An additional 2.3 billion passengers are expected in the region by 2037.

By Patrick Appleton

Aviation must approach the problem of capacity constraints in Asia-Pacific in a unified way, a leading International Air Transport Association (IATA) official has said.

IATA’s forecast expects the region to grow at a pace of 4.8% over the next 20 years, resulting in an additional 2.3 billion passenger journeys by 2037.

Speaking to Airlines., IATA’s Regional Vice President for Asia-Pacific Conrad Clifford called on States to collaborate with IATA and the International Civil Aviation Organization (ICAO) to facilitate the rise in passengers.

“Aviation capacity constraints is a critical issue in Asia Pacific,” said Clifford. “It is key for States to work together with IATA and ICAO to develop robust plans. 

Too often we see individual States adding their own deviations (from ICAO guidance) that create complexity and increase costs and risks

“ICAO has guidance material and technical assistance while IATA can provide the global best practices and airline requirements from the perspective of airport and airspace users. 

“Both IATA and ICAO can support States in developing long term plans to increase infrastructure capacity and maximize the use of the existing infrastructure through the use of new technology and improved processes.”

The issue of improved co-operation was a leading theme in ICAO Council President Dr. Olumiwuya’s opening address at the 56th Conference of Directors General of Civil Aviation, Asia and Pacific Region in late August.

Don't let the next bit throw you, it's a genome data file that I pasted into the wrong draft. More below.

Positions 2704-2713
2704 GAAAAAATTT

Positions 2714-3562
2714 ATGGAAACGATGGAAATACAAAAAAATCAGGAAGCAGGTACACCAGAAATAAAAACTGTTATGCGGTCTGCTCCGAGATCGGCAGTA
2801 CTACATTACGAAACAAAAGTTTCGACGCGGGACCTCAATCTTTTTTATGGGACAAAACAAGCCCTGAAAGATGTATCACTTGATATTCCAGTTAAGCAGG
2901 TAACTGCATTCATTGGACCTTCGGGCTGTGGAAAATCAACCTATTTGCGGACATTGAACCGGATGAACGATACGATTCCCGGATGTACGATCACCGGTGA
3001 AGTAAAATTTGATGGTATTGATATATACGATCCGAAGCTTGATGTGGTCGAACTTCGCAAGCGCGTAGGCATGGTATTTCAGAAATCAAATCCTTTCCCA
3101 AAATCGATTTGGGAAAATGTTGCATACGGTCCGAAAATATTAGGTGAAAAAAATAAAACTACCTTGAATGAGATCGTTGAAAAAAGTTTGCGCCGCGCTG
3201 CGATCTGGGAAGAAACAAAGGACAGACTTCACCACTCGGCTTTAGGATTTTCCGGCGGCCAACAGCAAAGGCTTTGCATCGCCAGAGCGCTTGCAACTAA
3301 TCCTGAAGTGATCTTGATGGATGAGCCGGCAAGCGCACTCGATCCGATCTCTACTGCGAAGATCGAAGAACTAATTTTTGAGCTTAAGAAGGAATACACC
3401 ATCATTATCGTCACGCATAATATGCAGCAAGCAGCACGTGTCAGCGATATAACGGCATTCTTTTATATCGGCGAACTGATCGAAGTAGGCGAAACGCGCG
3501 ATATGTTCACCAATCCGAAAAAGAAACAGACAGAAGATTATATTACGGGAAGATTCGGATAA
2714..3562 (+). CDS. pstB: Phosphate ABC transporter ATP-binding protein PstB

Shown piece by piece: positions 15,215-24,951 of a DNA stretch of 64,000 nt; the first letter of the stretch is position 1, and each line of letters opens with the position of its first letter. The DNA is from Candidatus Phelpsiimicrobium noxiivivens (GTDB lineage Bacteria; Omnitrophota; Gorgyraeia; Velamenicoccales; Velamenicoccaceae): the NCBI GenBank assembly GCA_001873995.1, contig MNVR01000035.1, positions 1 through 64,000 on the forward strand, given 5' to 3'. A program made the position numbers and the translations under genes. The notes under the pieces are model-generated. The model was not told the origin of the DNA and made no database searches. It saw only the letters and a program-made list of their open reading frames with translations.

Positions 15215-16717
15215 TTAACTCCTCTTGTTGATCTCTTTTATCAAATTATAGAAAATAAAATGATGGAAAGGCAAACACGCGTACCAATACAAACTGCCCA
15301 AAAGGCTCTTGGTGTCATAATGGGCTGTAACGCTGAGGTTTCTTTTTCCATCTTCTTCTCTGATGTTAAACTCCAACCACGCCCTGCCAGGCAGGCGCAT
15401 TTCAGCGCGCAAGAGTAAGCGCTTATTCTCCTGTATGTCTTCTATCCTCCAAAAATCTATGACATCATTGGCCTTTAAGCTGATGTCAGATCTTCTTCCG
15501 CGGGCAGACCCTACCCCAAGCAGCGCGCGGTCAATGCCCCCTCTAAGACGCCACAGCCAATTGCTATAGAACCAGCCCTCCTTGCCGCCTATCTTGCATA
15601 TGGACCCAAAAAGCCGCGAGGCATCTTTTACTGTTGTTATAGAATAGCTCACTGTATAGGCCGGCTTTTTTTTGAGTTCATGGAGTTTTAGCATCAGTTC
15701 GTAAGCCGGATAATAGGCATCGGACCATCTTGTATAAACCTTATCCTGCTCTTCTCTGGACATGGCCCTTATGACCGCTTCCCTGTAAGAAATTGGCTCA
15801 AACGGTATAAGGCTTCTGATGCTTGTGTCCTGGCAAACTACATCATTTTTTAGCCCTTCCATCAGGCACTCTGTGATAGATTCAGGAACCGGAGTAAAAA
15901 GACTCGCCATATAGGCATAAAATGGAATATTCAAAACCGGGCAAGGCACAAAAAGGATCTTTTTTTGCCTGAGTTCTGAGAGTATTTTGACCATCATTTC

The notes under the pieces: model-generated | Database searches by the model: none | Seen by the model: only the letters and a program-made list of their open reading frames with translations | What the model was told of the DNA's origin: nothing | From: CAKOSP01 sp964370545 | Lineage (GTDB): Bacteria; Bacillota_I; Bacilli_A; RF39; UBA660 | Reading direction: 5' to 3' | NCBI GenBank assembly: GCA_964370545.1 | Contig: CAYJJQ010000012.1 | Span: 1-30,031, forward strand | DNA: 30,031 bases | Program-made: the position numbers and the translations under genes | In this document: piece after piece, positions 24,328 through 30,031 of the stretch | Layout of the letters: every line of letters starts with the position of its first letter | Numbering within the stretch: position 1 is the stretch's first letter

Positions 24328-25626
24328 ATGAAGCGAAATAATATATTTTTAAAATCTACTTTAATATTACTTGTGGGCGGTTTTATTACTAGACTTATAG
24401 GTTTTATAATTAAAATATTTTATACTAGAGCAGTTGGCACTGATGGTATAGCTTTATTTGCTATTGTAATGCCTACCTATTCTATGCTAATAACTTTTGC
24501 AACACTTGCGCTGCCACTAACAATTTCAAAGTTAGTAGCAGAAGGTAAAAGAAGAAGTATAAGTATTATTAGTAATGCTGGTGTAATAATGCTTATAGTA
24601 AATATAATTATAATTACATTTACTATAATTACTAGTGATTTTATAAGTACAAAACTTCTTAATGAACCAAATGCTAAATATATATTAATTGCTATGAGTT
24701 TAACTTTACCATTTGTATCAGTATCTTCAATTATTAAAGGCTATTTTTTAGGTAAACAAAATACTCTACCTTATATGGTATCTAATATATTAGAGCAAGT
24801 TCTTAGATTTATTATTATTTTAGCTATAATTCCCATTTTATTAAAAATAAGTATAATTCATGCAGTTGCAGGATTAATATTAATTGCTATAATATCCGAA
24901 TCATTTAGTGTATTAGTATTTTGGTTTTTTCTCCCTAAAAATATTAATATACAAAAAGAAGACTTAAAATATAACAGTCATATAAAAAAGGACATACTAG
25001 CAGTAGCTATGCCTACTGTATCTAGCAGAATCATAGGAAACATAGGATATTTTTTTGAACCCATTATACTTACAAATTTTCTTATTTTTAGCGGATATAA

Aliu stressed the importance of “invaluable industry inputs” in helping to tackle the latest challenges in civil aviation, including issues such as human resourcing, which is critical for States facing capacity constraints.

Clifford agreed and urged States to follow ICAO’s Standards and Recommended Practices to grow air transport safely and sustainably.

“Too often we see individual States adding their own sometimes small but nonetheless significant deviations that create complexity and increase costs and risks,” said Clifford.

IATA’s Asia-Pacific representative added that infrastructure capacity will be “key” to meet the growing demand in the region. 

“Without the right regulatory checks and balances, infrastructure may end up being underutilized or too expensive,” he said. 

“Service level and economic regulation are key to ensuring optimal use of infrastructure and capital. 

“While this can be daunting for some States, IATA and ICAO can guide States to ensure that capacity constraints do not inhibit sustainable aviation growth in the region.”